Surrounded by the rolling hills of Klosterneuburg and just a short drive into the center of Vienna, our lab at ISTA is perfectly positioned!
Our lab is situated on the 3rd floor of Lab Building West with three windows overlooking the cantina patio. Our lab consists of two small 10 m2 measurement labs and a 65 m2 main lab. One of the measurement labs is used for fine sample prep work, and the other houses the pumps and compressors for the Teslatrons. The benefit of moving into a brand new physics building allowed us to carefully tailor the infrastructure, including electricity, gas flow, chilled water, etc., for our needs. Everything needed to run each system is hanging from the ceiling directly above each cryostat. The lab is prepared for the operation of four Teslatrons (14, 12 and two 8 teslas) and we’re looking forward to maximizing its potential!
Almost all of our experiments are done in a magnetic field, which is created by passing current through a superconducting coil. We currently have two cryogen-free magnet systems purchased from Oxford Instruments, known as the TeslatronPT; one with a maximum field of 12 tesla and the other of 14 tesla. Within each cryostat, a 4He variable temperature insert (VTI) allows us to carefully control temperature between 300 K and 1.5 K.
The Heliox-VT — a 3He insert — fits inside of the VTI and allows us to reach a base temperature of 300 mK for up to 40 hours. Because the same cryostat design is used for both magnets, the Heliox-VT and all other measurement probes, can easily be swapped between the 12 T and 14 T magnets. During measurement, samples can either be in exchange gas or in vacuum depending upon the needs of the experiment.
Plasma Focused Ion Beam
To be able to prepare unique experiments on quantum materials, our group relies on the combined use of a scanning electron microscope (SEM) and focused ion beam (FIB). The Helios G4 dualbeam system offers efficient material ablation over large areas with high-resolution imaging. This allows us to customize the shape and size of materials, design micron-sized electrical contacts, and alter the cantilevers or substrates for a variety of reasons. The system is also equipped with energy dispersive X-ray (EDX) and electron backscatter diffraction (EBSD) detectors for compositional and structural analysis of the materials, respectively. EBSD is mainly used to identify the crystallographic axes on small single crystals, and an in-situ nanomanipulator enables precise alignment of these axes with respect to the direction of current flow or the externally applied magnetic field, for example.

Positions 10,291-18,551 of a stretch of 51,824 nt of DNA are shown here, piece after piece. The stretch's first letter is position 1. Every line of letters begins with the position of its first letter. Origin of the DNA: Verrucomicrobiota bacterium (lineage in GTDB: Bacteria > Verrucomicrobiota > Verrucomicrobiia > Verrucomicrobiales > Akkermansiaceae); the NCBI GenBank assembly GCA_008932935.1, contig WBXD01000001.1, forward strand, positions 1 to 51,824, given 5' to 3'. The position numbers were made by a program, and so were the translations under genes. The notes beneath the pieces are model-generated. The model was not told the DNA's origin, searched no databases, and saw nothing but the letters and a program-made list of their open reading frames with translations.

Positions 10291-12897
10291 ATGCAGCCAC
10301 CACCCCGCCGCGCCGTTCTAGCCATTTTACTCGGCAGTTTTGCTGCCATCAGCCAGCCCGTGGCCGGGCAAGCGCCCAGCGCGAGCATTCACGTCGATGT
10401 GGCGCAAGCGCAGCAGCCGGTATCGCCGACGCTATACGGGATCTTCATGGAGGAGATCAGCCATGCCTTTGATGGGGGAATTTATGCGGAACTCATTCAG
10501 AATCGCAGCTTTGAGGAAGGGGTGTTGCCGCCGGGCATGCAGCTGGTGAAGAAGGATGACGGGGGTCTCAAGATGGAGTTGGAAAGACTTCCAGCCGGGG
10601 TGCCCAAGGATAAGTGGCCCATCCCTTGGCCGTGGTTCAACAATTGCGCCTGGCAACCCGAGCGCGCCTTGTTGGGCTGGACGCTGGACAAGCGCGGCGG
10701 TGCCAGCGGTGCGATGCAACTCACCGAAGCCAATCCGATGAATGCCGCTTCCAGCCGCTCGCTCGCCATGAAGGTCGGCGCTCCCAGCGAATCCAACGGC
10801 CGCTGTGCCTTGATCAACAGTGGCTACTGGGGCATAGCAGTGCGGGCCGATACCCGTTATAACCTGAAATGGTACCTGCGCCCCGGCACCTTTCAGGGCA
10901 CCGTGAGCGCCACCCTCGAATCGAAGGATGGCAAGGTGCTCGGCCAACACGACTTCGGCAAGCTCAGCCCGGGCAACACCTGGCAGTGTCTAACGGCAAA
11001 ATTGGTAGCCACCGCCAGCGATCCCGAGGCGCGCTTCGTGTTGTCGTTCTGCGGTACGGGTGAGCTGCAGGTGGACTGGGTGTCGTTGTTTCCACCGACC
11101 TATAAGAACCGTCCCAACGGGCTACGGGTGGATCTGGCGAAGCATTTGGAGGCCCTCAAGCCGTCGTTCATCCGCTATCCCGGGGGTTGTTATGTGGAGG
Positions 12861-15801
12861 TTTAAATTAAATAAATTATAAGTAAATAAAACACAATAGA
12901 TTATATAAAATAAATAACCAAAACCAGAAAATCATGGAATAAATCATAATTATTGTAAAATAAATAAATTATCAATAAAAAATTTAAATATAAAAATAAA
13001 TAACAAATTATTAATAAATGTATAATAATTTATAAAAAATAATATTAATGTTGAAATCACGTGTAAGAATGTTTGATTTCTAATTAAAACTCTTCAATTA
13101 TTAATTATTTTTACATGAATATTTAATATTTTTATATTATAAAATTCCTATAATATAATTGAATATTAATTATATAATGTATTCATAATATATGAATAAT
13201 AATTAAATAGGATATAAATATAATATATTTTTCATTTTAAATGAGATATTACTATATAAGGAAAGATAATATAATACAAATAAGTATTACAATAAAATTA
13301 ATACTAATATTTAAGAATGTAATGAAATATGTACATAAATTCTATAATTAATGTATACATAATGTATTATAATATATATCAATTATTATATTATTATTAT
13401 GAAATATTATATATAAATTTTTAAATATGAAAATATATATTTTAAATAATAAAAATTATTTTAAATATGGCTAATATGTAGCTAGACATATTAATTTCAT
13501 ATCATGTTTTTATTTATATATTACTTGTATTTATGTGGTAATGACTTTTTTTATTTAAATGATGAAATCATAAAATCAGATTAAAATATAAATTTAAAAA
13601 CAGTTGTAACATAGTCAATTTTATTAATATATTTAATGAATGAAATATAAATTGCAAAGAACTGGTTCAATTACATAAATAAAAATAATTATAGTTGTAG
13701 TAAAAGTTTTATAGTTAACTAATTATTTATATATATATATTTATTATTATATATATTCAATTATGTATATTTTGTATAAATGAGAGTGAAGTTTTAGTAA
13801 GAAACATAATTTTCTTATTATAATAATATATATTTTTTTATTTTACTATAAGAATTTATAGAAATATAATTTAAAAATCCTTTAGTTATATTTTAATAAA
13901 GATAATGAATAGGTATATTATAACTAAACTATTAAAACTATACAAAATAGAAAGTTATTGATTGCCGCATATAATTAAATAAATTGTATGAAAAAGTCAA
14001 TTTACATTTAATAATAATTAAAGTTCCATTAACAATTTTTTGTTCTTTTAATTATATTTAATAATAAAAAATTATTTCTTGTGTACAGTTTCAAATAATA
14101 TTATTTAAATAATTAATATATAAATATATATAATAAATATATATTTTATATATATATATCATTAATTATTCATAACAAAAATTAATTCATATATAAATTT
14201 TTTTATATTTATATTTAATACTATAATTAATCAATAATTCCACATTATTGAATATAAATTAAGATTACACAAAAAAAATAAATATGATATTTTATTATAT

In the lab, we have three all-purpose optical microscopes; the Olympus SZX7 and SZX16 and the Leica M205 C with camera/video capabilities. The Olympus microscopes are in the main lab, both positioned on the long bench in front of the windows. These are the go-to microscopes for soldering or other bench work. The SZX16 provides magnification 115x with a working distance of 81mm, and the SZX7 sacrifices magnification for more working distance. Both Olympus microscopes are mounted on double-armed boom stands so that they can be moved around and tilted, which is perfect for mounting and wiring samples in hard-to-access places, like the side of a probe. The Leica microscope is in the smaller side lab and it is used for our finest work. It has 240x magnification and a working distance of 61.5mm. The high magnification, good optics, and multiple lighting options make it ideal for viewing our smallest samples, while providing just enough space to work with your hands. A 50/50 beamsplitter allows one person to view through the eyepieces, while others can watch on a nearby monitor. The high-quality digital camera captures fine details in high resolution for publication-quality images!
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